According to the most recent census Texas will gain four seats, and Florida will gain two seats. New York and Ohio will lose two seats.
Arizona, Georgia, Nevada, South Carolina, Utah and Washington will each pick up a seat. Illinois, Iowa, Louisiana, Massachusetts, Michigan, Missouri, New Jersey and Pennsylvania will each lose a seat.
Such changes can be complex, and I often argue that correlation is not causation. Yet it may be hard to ignore that the most common attributes of the high growth states as opposed to the low growth is:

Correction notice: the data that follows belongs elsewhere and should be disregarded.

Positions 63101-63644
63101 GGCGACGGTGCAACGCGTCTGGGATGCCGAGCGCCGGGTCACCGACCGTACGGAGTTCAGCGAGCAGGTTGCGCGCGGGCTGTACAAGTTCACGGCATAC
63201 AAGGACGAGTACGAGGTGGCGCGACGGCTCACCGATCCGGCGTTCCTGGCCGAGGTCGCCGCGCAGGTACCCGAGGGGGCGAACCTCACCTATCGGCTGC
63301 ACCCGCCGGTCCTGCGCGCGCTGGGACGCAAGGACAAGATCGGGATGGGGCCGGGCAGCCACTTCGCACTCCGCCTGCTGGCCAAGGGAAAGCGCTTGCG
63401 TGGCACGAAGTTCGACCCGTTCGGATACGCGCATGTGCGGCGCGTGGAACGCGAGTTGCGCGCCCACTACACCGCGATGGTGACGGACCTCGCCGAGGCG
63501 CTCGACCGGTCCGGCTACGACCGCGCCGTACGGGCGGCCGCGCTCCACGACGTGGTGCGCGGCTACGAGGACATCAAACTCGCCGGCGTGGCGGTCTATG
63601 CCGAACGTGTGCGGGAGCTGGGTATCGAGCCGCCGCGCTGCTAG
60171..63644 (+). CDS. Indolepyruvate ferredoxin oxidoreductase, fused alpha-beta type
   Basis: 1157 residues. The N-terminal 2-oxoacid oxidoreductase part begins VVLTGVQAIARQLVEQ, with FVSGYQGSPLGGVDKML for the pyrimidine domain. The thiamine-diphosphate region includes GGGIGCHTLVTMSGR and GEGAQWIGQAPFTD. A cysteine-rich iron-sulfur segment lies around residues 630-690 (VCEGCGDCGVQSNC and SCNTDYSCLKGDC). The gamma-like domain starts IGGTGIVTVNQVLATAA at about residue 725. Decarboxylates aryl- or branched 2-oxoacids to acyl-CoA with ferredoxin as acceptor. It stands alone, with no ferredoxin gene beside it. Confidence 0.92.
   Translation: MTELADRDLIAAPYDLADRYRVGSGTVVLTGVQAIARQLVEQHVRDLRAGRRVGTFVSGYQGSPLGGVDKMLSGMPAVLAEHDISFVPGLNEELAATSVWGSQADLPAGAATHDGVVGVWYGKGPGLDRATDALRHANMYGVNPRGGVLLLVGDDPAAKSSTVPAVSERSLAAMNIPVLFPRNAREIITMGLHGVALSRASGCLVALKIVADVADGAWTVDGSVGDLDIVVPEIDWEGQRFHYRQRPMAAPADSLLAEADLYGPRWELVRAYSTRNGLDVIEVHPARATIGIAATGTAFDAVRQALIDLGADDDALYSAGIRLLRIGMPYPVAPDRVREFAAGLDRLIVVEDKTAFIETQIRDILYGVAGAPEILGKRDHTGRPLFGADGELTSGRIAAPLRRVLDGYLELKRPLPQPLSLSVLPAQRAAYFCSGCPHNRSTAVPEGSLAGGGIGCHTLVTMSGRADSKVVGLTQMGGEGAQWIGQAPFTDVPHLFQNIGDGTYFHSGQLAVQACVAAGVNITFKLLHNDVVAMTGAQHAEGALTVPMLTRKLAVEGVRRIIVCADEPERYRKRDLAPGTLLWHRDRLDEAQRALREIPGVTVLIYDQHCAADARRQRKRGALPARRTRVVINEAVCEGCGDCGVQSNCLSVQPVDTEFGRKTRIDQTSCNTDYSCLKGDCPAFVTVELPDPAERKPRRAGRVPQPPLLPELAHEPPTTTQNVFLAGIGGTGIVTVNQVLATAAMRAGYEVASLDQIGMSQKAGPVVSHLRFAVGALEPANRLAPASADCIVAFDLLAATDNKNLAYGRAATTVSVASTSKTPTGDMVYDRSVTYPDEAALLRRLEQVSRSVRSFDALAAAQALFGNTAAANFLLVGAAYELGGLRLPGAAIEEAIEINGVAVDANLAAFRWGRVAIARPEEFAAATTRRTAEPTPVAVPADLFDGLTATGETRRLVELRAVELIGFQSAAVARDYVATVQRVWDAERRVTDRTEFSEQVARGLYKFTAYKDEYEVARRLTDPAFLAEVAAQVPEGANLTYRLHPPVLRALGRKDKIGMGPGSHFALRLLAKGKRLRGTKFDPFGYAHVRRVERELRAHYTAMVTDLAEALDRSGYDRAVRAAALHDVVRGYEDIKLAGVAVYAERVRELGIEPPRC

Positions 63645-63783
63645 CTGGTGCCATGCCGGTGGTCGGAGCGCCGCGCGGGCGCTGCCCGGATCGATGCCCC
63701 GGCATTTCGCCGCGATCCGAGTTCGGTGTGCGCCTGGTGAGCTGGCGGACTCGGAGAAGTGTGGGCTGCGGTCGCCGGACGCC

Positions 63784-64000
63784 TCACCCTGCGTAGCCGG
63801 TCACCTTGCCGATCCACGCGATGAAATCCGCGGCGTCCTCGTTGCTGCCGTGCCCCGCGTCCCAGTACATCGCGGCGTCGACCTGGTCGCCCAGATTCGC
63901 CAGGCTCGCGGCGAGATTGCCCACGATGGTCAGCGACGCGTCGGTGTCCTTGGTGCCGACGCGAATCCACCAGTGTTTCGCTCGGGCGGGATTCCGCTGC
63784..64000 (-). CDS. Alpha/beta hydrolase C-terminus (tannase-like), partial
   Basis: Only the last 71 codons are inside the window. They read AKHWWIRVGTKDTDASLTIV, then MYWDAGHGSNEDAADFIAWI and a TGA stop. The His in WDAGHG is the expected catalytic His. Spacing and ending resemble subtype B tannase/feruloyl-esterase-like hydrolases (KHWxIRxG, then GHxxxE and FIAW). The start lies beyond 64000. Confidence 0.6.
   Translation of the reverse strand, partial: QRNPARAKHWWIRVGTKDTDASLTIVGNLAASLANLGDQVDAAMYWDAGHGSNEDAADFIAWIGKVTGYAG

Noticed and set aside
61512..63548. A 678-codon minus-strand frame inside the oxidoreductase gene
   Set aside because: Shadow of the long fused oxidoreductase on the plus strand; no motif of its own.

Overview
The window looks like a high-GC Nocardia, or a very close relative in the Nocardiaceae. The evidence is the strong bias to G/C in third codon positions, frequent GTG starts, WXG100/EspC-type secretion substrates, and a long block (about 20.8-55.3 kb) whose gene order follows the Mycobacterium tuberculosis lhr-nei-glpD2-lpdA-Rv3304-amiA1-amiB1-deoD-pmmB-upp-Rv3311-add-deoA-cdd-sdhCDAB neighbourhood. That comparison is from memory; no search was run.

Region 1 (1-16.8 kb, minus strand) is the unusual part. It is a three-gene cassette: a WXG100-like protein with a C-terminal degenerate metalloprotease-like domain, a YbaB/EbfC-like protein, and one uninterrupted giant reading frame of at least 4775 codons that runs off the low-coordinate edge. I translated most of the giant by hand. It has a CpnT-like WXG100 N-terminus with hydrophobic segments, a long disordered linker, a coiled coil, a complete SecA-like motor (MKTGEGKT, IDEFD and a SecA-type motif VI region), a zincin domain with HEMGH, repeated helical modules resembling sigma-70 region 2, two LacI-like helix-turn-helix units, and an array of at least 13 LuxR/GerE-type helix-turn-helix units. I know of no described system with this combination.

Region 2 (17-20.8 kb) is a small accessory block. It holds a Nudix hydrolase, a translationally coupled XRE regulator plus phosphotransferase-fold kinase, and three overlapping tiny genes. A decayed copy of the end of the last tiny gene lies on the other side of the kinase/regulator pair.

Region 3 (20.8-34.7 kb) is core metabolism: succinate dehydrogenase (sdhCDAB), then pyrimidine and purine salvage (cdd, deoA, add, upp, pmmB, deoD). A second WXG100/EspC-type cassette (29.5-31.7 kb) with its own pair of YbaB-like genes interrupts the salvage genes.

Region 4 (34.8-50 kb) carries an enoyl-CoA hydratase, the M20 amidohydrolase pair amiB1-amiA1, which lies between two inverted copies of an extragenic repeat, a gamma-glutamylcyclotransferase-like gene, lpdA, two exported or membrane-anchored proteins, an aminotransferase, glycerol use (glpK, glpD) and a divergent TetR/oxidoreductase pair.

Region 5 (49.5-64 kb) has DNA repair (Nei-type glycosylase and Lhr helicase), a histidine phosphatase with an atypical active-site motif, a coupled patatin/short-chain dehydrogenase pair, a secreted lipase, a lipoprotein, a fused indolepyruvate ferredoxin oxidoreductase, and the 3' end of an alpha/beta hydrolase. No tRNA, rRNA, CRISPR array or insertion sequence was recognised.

- Lower taxes
- Less government spending
- Right to work laws
What about California? They did not lose seats, but for the first time is 160 years they will gain no seats. Even within the states there was migration from high tax and strong union cities such as San Francisco to lower taxed areas such as Riverside County.
People vote with their feet, but these shifting voters will affect ballots. Preferences for less taxes and spending is gaining representation in Congress. Pockets of high tax, big government, pro-union, deep blue voters are losing power.
That is the change we can believe in.
Paraphrased from Unseated by Tim Cavanaugh in the April 2011 hard copy of Reason Magazine